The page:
a glass of Chianti
‘Are you going out?’
‘Yes, a boy came with a message. He wants me at the studio.’
‘He! You talk of him as if he’s God,’ Francesco spat. ‘I thought you said he was being thrown out for not paying the rent?’
‘He gave the landlord a painting.’
‘Hah, I doubt it’ll ever be worth anything.’
‘He’s a great artist,’ Lisa said. ‘Well respected, he has pupils. Sculptors as well as painters.’
Her husband stared for some time. ‘Do you only sit for him? You don’t lie down as well?’
‘Don’t be disgusting. He’s not like that.’
‘All men are like that, unless they’re queer,’ he mumbled.
‘He says that in time, my portrait will be revered. It will hang in an important Gallery and people will travel from all over the world to look at it.’
‘You what?’ he laughed. ‘What’s he on? I’ll have a bottle of what he drinks.’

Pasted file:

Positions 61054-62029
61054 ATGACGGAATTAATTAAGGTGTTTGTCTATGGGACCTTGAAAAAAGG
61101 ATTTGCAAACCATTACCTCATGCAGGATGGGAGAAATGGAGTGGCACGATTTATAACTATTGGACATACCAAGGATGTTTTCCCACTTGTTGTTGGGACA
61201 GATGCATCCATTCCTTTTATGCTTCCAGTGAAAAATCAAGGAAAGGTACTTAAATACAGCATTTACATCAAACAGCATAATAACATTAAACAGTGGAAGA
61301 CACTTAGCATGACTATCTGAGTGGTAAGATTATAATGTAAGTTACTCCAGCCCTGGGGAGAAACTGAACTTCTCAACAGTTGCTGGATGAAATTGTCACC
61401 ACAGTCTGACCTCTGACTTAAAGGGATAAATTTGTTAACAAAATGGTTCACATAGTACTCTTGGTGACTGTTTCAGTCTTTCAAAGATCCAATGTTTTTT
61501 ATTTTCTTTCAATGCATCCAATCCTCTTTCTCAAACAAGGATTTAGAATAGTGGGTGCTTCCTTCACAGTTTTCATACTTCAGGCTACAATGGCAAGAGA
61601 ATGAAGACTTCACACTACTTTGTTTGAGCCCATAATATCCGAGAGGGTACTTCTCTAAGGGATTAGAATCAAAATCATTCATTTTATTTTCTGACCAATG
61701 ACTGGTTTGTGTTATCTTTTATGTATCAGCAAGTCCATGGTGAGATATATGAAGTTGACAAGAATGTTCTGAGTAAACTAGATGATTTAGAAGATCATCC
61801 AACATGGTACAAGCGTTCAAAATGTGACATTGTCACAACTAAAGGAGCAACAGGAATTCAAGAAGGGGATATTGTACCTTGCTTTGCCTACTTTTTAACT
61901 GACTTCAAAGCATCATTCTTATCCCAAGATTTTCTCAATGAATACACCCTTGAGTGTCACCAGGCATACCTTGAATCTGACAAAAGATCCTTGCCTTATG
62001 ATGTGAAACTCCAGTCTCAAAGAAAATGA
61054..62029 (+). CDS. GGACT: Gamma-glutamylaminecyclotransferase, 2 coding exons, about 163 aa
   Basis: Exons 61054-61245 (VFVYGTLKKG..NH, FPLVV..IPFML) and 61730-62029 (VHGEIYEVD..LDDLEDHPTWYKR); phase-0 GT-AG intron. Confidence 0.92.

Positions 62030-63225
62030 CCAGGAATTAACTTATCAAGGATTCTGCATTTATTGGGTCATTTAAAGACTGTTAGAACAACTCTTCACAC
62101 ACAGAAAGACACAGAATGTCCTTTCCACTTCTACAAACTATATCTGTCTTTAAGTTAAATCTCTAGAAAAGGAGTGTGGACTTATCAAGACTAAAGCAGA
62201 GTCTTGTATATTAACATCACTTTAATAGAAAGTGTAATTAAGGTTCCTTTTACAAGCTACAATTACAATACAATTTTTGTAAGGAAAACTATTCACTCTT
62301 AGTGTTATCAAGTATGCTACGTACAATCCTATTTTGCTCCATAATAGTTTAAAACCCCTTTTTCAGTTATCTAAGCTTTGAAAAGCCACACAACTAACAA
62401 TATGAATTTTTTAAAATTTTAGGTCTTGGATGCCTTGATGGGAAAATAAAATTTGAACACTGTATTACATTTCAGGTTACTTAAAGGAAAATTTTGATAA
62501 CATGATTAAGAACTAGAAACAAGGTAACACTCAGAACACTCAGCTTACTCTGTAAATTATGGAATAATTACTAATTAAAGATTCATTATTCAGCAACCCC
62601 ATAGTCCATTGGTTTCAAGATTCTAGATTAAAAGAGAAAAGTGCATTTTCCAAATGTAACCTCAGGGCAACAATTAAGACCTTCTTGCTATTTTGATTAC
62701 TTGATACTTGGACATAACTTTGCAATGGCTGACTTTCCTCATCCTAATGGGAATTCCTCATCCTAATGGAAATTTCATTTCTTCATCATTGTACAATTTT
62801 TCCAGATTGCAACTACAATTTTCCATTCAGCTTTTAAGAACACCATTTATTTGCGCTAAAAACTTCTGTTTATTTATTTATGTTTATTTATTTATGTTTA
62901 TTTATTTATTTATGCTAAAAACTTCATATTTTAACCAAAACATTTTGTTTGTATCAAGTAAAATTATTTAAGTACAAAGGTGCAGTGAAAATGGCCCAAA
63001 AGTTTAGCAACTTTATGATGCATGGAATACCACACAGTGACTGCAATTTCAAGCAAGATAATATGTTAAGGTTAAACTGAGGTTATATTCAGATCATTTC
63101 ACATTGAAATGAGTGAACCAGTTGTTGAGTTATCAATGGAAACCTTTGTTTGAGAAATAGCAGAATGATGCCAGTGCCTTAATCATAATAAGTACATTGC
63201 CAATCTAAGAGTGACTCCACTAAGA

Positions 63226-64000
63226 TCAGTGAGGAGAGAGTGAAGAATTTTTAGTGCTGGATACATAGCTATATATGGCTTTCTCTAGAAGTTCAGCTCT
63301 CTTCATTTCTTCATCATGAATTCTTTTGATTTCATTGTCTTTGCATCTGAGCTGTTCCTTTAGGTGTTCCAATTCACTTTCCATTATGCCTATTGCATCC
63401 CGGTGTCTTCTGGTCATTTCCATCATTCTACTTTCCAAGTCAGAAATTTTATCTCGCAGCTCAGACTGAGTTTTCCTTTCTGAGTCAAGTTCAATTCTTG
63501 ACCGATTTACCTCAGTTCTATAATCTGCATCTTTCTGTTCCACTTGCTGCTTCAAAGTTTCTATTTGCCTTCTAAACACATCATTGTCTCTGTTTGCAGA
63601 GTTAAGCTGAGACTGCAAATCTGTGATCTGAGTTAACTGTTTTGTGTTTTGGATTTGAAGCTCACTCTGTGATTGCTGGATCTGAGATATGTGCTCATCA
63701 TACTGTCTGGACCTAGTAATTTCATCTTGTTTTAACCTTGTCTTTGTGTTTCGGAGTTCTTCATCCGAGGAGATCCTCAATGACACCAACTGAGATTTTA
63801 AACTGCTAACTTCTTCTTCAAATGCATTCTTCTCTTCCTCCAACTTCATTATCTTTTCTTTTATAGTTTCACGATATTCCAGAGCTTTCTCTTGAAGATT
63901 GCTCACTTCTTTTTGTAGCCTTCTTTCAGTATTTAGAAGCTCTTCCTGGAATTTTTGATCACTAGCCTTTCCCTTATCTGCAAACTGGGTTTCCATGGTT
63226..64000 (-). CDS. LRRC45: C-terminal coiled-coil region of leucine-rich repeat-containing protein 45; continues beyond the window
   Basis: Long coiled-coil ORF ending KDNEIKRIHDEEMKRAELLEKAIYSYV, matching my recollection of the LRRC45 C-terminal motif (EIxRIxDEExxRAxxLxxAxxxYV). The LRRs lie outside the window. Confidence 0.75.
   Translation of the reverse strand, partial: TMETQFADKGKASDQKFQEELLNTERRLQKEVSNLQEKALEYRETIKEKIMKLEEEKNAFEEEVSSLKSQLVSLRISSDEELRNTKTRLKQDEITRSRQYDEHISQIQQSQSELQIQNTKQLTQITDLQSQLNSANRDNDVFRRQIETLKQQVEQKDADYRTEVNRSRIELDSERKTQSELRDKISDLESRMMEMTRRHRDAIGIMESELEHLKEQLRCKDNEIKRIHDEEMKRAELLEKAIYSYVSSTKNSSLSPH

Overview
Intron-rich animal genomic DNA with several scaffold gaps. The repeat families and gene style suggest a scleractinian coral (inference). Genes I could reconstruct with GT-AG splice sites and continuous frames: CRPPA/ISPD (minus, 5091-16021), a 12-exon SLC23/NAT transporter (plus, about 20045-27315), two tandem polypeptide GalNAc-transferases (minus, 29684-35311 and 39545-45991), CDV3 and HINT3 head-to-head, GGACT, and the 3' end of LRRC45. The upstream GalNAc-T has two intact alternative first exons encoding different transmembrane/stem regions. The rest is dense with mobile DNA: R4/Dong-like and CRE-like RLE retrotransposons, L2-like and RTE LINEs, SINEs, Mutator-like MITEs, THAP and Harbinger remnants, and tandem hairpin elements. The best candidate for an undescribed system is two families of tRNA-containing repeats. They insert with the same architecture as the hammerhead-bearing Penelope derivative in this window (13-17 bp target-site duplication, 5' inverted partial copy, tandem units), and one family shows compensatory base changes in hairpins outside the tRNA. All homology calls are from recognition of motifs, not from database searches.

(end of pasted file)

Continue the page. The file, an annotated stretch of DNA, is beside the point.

She stood up, fastened the buttons on her jacket and picked up her bonnet.
‘And when will you be back?’ Francesco growled.
She shrugged. ‘Once the sun passes over the skylight, I suppose about five.’
‘Who’s going to get my dinner?’
‘Ask one of your whores, I gather you have a choice … perhaps that long haired one, Gina is it?’
He sat open-mouthed as she left, slamming the door behind her. She smiled as she walked along the passage into the Florentine sunshine.